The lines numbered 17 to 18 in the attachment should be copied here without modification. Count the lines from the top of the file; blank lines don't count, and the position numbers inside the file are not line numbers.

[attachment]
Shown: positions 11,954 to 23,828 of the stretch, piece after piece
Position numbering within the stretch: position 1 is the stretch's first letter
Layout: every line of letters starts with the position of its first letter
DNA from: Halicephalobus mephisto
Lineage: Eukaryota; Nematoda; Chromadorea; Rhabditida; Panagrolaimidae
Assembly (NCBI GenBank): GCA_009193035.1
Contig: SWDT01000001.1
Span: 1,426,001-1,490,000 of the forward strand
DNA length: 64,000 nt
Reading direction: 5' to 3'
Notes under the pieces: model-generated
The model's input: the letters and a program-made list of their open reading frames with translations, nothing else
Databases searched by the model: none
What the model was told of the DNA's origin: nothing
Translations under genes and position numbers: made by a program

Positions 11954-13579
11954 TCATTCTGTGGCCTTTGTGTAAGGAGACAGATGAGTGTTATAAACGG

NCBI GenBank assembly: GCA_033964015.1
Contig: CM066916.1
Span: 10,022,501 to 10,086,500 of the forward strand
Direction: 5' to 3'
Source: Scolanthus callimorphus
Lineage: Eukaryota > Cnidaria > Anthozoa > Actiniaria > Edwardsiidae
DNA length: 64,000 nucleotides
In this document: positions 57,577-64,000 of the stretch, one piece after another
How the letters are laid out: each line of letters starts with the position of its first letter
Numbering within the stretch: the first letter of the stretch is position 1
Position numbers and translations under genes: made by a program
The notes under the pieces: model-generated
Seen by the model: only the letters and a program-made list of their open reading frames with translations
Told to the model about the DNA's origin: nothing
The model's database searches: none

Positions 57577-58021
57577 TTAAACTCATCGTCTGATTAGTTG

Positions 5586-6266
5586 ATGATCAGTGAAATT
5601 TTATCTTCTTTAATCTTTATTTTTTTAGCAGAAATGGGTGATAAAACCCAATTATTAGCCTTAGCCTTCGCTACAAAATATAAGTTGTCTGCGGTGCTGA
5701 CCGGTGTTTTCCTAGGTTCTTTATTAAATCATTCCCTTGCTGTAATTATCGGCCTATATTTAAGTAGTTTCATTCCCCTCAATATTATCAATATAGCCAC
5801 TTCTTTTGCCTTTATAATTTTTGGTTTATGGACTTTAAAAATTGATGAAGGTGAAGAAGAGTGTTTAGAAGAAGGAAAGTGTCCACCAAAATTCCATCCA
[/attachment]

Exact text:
11954 TCATTCTGTGGCCTTTGTGTAAGGAGACAGATGAGTGTTATAAACGG

NCBI GenBank assembly: GCA_033964015.1